Friday, December 23, 2016

King of the library nine

The "If I Were King of the Library" project was begun so many decades ago on this blog that some of you who only started following along with me here in the past few months or years may not be acquainted with it. Others may have forgotten about it after months of my inactivity. And still others of you may be grabbing your little computer screen, shaking it in fury, and screaming "It's about time you did another King of the Library! I have been waiting forever!"

Excuse me. I apologize. I got brain fever. While in Africa. Hunting powerful ancient relics. And, um, saving the world with magic and bravery and adventures. But I don't want to brag, or make excuses.

I do believe that on the deeply neglected (by me) sidebar of my blog (located at, where you may even now be) I still keep a set of links to my collection of "King of the Library" posts. While the title of this project is, I feel, self explanatory, I refuse to let that stop me from explaining. I will not be silenced by the mere bullying fact that nothing need be said! 


I will not be bullied into silence by the fact that nothing need be said.

And so "King of the Library" is a series of policy mandates, mercurial ideas, and staff perks I would institute if I were given a liege-like power over my library system. It should be noted that I have not been given this power and so my library system is nowhere near as wonderful as it could be. I haven't even been given a tiny crumb from the table of power at my library, which is why my library system is not as good as it could be. But I have, on occasion, and through a colossal amount of ingenuity, effort, craftiness, and force of will on my part, taken, no, stolen the shadow of a crumb of power at my library, which is why my library system manages to be pretty good, despite itself, at least partly.

So far my proclamations have included procedural, work related issues (everybody shelves), a host of intricate, adventurous, and involving collection development and display proclamations, and one proclamation that put a sushi bar in our break room. Today's proclamation ventures into new territory by being higher level, more boring, slightly political, and a little sad. It is sad because I shouldn't have to waste a proclamation on something like this. Once upon a time what I am making into a law was largely true in my library system. In many library systems, especially smaller ones, it probably is still mostly true.

I better tell you the proclamation.

The library shall pay no company to do its work. We employ people, never companies.

That's it. We can hire janitors, but never a janitorial service. We can sell weeded and donated books to raise money, but we never give these books to a company to sell for a share of their profits. No one chooses or processes our books for us. To every extent possible we fix our own machines, write our own software, and do our own plumbing.

In my library system, one large enough to employ well over a hundred people, the fact that we have switched to a paid janitorial service is, well, I don't want to get everyone all worked up because we will end up talking about Republicans and Nazis and the end of the world, and then there's yelling and lot's of gesticulating and rash words about the library management.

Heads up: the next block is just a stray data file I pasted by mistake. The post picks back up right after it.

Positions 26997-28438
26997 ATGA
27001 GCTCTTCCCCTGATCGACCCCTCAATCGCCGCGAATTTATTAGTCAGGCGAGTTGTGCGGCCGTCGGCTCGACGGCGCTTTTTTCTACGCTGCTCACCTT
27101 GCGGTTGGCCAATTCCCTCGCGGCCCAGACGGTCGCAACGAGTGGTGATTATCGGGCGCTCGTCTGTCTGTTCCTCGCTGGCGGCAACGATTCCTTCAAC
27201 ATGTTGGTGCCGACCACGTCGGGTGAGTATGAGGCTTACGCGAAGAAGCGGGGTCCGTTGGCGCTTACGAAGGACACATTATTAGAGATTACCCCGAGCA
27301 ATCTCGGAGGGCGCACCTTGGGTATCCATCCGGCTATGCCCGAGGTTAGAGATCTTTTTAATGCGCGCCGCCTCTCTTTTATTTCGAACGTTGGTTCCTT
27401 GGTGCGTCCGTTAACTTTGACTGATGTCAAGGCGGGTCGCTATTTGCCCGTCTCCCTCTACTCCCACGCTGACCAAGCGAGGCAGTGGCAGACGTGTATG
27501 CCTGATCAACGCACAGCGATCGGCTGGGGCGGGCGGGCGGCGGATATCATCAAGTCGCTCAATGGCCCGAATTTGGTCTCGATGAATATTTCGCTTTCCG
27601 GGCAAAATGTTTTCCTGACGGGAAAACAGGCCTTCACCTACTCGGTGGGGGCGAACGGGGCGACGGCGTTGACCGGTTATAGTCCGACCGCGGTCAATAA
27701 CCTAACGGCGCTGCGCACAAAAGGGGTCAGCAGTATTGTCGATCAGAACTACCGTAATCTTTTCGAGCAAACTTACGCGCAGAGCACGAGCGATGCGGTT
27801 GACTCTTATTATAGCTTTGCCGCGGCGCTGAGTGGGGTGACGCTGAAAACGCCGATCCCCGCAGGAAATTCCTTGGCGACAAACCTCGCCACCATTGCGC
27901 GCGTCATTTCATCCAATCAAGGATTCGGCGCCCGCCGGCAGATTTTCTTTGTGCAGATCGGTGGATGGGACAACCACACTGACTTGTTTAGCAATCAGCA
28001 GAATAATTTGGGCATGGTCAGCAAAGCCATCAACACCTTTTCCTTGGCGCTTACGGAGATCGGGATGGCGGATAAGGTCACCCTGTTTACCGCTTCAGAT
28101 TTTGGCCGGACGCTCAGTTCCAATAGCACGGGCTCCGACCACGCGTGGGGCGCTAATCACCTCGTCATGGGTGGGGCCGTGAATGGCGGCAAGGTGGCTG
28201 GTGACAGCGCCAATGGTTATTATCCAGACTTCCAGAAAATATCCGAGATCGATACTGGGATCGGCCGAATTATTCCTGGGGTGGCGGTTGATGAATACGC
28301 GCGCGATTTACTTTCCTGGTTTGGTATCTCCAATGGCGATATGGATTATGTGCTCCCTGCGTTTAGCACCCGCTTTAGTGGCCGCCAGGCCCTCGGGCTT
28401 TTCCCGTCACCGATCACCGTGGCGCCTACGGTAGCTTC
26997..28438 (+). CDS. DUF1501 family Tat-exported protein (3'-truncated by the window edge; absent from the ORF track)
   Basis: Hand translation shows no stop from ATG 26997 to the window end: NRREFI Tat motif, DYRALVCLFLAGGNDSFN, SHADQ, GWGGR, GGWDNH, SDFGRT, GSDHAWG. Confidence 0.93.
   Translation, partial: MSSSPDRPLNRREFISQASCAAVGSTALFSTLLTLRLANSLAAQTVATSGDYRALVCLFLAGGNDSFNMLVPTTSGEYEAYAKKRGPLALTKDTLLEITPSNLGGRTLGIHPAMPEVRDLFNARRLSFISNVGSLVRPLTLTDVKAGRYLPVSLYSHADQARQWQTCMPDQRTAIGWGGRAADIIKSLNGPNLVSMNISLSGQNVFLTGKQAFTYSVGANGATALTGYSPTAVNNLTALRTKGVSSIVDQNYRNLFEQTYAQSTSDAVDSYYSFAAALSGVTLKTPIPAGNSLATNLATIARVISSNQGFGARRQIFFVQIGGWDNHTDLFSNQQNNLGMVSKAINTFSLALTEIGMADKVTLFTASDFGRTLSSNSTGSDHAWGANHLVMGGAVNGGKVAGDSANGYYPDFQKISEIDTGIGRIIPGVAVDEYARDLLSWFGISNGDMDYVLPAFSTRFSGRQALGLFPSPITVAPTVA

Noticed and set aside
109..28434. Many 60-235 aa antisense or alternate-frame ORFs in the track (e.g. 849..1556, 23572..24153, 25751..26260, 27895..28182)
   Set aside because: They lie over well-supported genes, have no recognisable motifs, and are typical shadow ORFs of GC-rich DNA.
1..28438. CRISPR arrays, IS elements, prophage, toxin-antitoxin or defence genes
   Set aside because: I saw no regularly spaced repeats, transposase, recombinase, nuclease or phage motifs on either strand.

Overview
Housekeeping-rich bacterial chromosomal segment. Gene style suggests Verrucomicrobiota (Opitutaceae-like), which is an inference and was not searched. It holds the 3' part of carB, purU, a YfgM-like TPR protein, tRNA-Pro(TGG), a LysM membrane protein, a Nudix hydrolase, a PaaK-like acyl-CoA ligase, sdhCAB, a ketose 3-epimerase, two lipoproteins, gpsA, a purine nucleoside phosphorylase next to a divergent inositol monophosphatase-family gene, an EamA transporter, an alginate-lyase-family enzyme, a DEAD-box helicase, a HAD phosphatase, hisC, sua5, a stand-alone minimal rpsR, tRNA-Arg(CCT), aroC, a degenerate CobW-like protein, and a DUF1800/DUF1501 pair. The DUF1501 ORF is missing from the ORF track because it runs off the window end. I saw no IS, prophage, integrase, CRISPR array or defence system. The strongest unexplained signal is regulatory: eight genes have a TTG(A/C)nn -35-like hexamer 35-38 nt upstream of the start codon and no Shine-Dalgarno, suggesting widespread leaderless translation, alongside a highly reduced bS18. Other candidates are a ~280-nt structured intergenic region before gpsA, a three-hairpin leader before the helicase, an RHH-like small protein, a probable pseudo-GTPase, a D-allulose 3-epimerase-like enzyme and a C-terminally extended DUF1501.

I don't want to upset anyone with rash words concerning library management. Not to mention Nazis. Not to mention Nazi Management.

So I retreat to my private fiefdom of dreams and fantasy Kingships, and I write proclamations. But I must say that when a government organization of any kind, anywhere, hires a company to do their job, or one of their jobs, they are functionally saying that they are unable to do it themselves. This is the point at which they should politely be asked to leave. I am perfectly happy to bemoan government waste. The solution to that is a lean, motivated, non hierarchical staff. It is not hiring what effectively amounts to the workers you need through intermediaries, and so also, by hiring a company, hiring a second set of managers, second payroll, a second human resources department, and one new Capitalist boss whose job it is to extract profit out of it all for himself.

Oops. We weren't going to do this with all the gesticulating. We're just here to issue a proclamation. 

We're a library. We are a do it yourself operation. That is our law. Also I'm king. I don't have to tremble with righteous outrage when I can stamp out this nonsense with a stroke of my pen. It's no good for our kingly back to fret. I can make the library as I see fit. And I would like to extend this passion against privatization as far as possible. Yes, we'll have to buy books from publishers, but even there we have made a previous decree, the fourth decree that involved adding local, unpublished items to our collection. Can we make our own furniture? I don't know, but it's on the table. Hmm. And when it comes to software and e-book collections we should be working with libraries across the country cooperatively to build, open source, the programs we need, tailored to us and flexible.

Once again we are back to a common theme here. There is real value in the homemade and the bespoke in a library. That value will come through to the patrons, to the engagement of the employees and volunteers, and to the health of the community.

And so it is decreed, this day, etc. etc.

Feldenstein Calypso, King of the Library 


  1. Replies
    1. I'll try to live long, and maybe come up with some glamorous proclamations to the benefit of library volunteers.


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